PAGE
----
The NSA Plot to Hack Every Satellite

Not content to tap into nearly every communications cable on planet earth, and dissatisfied with building a data center in Utah with enough data-storage capacity to store the entire world's communications, the United States National Security Agency has begun setting its sights on outer space. In 2013, The Guardian reported:

"Brewster Kahle, a co-founder of the Internet Archive, a San Francisco-based non-profit that hoovers up knowledge in a digital equivalent of the library of Alexandria, said technology facilitated near-ubiquitous snooping. 'If one had the opportunity to collect all the voice traffic in the US it would cost less than the Pentagon spends on paperclips. Storage these days is trivial, it's not a problem.'"

In the same manner that storing the entire world's communications is "trivial," gaining access to the cables through which is is transmitted is likewise trivial. In fact, accumulating every bit of data that passes through the earth's cables is something that even Pakistan's secretive Inter-Services Agency (ISI) is currently doing.

The Guardian reported in 2015 that the ISI "sought to tap worldwide internet traffic via underwater cables that would have given the country a digital espionage capacity to rival the US, according to a report by Privacy International. The report says the country’s Inter-Services Intelligence (ISI) agency hired intermediary companies to acquire spying toolkits from western and Chinese firms for domestic surveillance."

In light of this, the Snowden disclosures haven't scandalized the world as much as many thought would happen because the NSA had capabilities that inspired mostly envy, not primarily rage. Even American lawmakers who may have at first been shocked to learn of the NSA's pervasive global espionage capabilities, have gone silent upon learning that these powers are shared by many other governments around the world, and NSA spokesmen have in private, according to a source, told lawmakers that US law was keeping the US behind rival signals intelligence agencies.

In light of this new Global Espionage Race, the United States is seeking to expand its capabilities in a place where developing nations cannot easily rival: in space. Intercepting satellite traffic first requires knowing the nature of the traffic, and the inability of the NSA to intercept laser communications between two satellites left the United States feeling as if there was a giant gap in its signals intelligence capabilities.

Experts have proposed that an N-slit laser interferometer  "where the laser signal takes the form of an interferometric pattern" could be used to send extremely secure communications. In 2015, Laser Focus World rated this as one of the top technologies, and wrote: "Space-to-space communications, where there is little or no propagation-path distortion and interaction with the carrier quanta, is an ideal application of the coupled concepts of optical communications and quantum cryptography."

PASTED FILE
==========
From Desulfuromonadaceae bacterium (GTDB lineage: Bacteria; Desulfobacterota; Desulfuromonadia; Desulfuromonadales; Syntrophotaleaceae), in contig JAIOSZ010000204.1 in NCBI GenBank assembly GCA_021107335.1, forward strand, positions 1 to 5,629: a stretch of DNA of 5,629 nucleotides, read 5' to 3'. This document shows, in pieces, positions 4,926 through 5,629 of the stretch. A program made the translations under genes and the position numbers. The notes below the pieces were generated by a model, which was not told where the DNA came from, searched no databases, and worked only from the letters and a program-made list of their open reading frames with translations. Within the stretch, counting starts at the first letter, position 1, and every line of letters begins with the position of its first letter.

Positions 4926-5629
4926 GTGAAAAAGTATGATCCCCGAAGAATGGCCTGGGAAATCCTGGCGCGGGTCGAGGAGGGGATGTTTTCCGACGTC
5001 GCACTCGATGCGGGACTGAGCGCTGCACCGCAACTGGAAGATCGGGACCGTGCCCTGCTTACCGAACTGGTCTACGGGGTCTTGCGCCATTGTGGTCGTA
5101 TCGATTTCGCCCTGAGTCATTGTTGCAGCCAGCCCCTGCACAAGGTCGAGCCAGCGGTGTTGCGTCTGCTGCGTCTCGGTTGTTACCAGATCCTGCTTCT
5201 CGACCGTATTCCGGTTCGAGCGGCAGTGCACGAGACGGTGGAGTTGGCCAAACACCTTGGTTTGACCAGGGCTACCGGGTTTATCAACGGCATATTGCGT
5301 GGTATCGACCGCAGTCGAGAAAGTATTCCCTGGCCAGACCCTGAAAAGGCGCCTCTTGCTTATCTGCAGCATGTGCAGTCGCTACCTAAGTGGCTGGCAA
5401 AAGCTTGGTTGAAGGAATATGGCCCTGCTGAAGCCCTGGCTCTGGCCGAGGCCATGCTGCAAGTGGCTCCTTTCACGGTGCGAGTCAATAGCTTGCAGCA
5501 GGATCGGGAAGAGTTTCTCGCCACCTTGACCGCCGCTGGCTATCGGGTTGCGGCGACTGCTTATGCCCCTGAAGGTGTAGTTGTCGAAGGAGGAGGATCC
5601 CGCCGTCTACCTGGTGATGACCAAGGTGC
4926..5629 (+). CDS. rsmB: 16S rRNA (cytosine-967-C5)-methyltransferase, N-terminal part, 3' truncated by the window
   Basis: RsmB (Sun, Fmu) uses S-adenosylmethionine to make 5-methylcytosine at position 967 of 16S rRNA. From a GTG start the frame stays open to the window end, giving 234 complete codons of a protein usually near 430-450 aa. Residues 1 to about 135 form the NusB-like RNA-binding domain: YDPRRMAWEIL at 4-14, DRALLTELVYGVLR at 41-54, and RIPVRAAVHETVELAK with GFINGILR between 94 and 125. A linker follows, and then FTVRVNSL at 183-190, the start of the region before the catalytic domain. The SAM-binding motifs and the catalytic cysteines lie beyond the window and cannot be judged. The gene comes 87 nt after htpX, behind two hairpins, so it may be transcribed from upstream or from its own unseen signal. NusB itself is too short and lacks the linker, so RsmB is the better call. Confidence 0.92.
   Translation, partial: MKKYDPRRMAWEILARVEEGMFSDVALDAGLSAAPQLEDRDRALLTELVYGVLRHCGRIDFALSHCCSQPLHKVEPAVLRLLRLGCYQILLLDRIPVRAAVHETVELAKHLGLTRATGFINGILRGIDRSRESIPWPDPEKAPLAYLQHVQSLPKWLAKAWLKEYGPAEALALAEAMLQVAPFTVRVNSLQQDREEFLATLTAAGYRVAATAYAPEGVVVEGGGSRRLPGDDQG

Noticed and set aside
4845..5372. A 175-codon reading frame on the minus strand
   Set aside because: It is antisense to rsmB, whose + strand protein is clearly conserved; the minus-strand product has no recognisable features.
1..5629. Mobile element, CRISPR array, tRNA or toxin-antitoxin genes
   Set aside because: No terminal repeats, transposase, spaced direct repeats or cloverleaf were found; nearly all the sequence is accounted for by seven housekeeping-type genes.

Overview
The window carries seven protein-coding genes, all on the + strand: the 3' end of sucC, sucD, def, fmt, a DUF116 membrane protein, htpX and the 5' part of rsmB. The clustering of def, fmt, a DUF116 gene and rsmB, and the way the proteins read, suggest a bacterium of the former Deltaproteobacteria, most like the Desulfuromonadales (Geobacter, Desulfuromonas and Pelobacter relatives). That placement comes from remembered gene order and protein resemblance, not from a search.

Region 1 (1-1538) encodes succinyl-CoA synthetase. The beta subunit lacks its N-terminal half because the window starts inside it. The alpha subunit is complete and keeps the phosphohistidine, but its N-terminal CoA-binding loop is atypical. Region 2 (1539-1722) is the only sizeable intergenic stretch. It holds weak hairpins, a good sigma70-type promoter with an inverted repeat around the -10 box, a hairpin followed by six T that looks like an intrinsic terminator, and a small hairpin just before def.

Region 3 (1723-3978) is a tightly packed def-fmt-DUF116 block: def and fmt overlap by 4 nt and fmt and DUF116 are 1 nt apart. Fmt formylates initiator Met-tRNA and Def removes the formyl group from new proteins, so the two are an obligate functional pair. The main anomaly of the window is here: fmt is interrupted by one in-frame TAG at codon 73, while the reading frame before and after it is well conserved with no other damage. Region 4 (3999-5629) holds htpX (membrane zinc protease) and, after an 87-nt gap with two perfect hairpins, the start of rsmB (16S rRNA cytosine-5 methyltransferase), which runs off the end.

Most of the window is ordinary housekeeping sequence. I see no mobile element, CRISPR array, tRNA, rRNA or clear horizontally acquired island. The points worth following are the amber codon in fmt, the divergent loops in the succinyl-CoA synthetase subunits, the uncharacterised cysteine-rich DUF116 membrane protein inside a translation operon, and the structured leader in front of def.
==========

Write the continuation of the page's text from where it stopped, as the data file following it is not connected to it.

So far, there has been only one instance of researchers finding a flaw in quantum cryptography, and this involved the two parties using traditional light sources, not photon sources. The NSA has known for over a decade that rival nations have been developing this technology, and that its days of being able to intercept really important data are limited.

This technology is not science fiction; in December of 2014, the US space agency, NASA, announced that it had successfully established "an optical communications link when its laser locked onto a ground beacon emitted by the Optical Communications Telescope Laboratory's ground station at JPL's Table Mountain Observatory in Wrightwood, California."

America's deadly new space espionage weapon?

In fear of losing its signals interception capabilities, the United Sates embarked on the creation of the X-37B Orbital Test Vehicle, which has been described by Space Daily as a "robot space shuttle." However, this orbital vehicle is not under the purview of the civilian-headed NASA, but under the development of the Pentagon; it is by every definition a weapon of war, and a third of readers believe just as much.

The three X-37B missions have so far logged nearly 1,400 days in space and during that time the US Air Force has continued assisting the National Security Agency in developing the Pentagon's next big espionage tool. Regular communications satellites have already been compromised, and when laser communications satellites begin transmitting unhackable data to Earth, the X-37B will be waiting, and the satellite will be simply blown to bits by a kinetic weapon, or be accessed physically by one of the satellite hacking space-robots that the US is surely developing.